Data from rubbish collection sites around the region could be used to prioritise action around litter control and prevention by councils and government.

Four groups of citizen scientists have been out learning how to collect detailed data about litter in specific beach areas in Hawke's Bay and then inputting their findings to a national database.

Sustainable Coastlines NZ, which developed the workshops to ensure scientific rigour in the project, has already set up 108 sites around the country.

The groups Hawke's Bay Greens, Taikura School, Plastic Free Hawke's Bay and the National Aquarium of NZ will now continue to survey their site four times a year for at least three years.


Hawke's Bay Greens convenor Jenny Elliott said the problem with litter on some beaches is already known.

"But we need specific local information about how much litter there is, where it is and what it is made up of. This project trains people to collect long-term data that is reliable and not based on assumptions or best guesses."

The Hawke's Bay sites are at Ahuriri estuary by Pandora pond, along the beach in front of the aquarium, in front of the Waitangi Regional Park and at Clive beach near Richmond Road. Data is collected from a 2000 square metre strip along the high tide mark at each of these sites.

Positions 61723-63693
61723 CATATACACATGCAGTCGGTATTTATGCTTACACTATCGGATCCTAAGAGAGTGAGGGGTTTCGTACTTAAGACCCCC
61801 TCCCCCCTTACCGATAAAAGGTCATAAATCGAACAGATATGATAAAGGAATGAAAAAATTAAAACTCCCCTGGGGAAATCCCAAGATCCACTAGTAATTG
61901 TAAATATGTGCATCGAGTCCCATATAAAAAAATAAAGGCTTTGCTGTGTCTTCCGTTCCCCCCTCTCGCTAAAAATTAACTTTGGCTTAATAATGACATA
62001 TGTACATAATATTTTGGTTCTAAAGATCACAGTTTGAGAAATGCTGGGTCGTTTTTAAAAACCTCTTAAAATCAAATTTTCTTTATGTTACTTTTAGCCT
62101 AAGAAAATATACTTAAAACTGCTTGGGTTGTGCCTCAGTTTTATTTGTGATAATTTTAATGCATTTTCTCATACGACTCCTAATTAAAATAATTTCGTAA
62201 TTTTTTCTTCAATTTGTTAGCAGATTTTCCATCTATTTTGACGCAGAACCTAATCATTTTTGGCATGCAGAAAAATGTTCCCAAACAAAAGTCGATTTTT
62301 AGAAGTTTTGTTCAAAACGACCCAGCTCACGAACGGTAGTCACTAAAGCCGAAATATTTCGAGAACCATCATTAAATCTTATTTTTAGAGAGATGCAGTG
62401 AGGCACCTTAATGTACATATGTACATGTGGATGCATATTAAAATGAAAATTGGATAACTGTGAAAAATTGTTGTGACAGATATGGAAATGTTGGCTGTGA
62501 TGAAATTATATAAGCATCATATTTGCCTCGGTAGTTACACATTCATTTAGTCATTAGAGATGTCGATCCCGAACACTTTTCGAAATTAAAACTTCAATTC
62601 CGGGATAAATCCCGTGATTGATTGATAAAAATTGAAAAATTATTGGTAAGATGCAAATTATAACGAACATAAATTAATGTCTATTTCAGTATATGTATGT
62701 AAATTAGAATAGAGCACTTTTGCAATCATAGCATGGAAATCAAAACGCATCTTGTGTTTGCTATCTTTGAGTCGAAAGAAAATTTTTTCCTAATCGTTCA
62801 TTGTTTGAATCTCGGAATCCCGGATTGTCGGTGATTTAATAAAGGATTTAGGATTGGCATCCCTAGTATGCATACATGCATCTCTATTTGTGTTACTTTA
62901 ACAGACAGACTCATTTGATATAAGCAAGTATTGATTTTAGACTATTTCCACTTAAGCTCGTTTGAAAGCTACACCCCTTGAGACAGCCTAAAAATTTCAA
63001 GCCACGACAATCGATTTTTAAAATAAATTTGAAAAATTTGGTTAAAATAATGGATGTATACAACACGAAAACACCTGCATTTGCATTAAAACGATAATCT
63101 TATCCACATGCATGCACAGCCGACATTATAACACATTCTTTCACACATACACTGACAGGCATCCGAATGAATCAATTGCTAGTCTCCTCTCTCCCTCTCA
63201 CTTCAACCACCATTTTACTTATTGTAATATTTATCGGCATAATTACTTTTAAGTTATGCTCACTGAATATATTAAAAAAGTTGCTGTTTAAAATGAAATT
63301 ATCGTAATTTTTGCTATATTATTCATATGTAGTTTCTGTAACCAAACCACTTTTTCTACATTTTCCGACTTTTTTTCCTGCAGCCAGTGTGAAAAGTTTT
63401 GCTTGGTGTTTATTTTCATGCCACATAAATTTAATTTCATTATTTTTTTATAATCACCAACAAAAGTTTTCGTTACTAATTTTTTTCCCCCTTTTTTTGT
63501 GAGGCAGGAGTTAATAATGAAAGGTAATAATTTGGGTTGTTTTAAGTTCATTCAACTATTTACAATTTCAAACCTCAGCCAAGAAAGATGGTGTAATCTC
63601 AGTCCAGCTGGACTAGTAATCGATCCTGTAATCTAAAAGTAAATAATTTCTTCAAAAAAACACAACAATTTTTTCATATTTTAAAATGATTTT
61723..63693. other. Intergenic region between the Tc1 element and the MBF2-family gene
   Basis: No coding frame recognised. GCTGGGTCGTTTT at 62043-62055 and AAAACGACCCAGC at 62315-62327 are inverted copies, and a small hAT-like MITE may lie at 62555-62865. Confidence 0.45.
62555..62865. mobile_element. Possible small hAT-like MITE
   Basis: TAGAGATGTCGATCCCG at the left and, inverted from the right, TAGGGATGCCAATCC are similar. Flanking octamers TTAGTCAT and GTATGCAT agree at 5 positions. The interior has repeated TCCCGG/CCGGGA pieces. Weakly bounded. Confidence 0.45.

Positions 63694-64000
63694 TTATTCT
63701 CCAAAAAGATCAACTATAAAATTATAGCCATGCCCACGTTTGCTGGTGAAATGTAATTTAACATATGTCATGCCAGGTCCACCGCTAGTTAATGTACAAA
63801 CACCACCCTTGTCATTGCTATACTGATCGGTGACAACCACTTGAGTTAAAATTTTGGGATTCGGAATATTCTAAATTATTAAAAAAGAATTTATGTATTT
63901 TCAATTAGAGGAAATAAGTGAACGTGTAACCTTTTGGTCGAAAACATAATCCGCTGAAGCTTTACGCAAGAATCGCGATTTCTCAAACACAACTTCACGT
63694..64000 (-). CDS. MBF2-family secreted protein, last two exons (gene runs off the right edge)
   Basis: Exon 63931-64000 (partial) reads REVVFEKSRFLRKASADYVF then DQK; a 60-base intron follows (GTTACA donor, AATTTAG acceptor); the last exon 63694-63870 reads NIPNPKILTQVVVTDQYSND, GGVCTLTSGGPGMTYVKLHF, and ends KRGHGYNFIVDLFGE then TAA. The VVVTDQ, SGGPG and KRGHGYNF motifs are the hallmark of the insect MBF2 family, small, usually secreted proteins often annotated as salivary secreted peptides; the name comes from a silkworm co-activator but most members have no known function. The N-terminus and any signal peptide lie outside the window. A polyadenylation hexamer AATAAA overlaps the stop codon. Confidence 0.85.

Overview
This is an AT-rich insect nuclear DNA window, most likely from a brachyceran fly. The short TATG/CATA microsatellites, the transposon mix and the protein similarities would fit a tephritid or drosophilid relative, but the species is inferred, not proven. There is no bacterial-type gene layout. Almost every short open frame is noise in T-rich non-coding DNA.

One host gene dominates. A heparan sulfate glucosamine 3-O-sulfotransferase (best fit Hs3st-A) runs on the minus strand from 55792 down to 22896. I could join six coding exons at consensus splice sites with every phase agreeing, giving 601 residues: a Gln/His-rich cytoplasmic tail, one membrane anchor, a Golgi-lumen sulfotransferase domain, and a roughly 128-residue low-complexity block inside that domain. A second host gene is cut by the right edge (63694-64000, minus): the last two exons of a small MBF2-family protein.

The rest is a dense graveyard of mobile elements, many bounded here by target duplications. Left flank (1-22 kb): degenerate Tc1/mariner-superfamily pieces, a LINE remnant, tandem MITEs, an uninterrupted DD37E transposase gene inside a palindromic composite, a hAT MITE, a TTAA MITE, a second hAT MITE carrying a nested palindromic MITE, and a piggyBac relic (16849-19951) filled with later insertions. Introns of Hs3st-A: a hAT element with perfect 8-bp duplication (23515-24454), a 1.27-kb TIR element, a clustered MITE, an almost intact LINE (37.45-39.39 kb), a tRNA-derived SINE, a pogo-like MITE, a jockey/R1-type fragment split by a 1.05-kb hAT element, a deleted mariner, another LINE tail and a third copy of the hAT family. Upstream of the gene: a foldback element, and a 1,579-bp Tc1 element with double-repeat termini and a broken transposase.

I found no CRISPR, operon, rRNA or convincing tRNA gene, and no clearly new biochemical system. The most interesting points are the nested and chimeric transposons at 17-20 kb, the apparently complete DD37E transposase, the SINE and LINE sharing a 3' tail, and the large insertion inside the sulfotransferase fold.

The most densely littered site was at the Ahuriri estuary but the greatest volume of litter was from Waitangi Park where approximately 40 litres were gathered within the investigation strip, she said.

Clive Beach was the cleanest site.

Sustainable Coastlines NZ programme co-ordinator Ben Knight said cigarette butts were a major component of the litter at the aquarium site, probably reflecting its proximity to the hospitality sector of town.

The butts also provide an example of the action that could be taken as a result of the research.

"If the data continues to show significant numbers of cigarette butts in the area then it could justify installing stormwater traps and also approaching businesses to ensure enough ashtrays are provided. It shows how good evidence can provide targeted solutions."


Hawke's Bay Regional Council, although not part of the project, currently spends thousands of dollars a year collecting and disposing of this illegally dumped rubbish.

General litter is looked after by the district and city councils.

A spokeswoman said rubbish being dumped by rivers and at the beach is an ongoing issue for them and their staff are regularly responding to reports to the Pollution Hotline (0800 108 838) of dumped rubbish.

"We respond when there is rubbish dumped on riverbanks or at the beach such as cars, mattresses etc and we do organise community beach clean ups during the year.

"We are working alongside Sustainable Coastlines NZ for a number of planting days at Waitangi Regional Park this month during Matariki – we are supplying the plants and they are organising and running the planting days."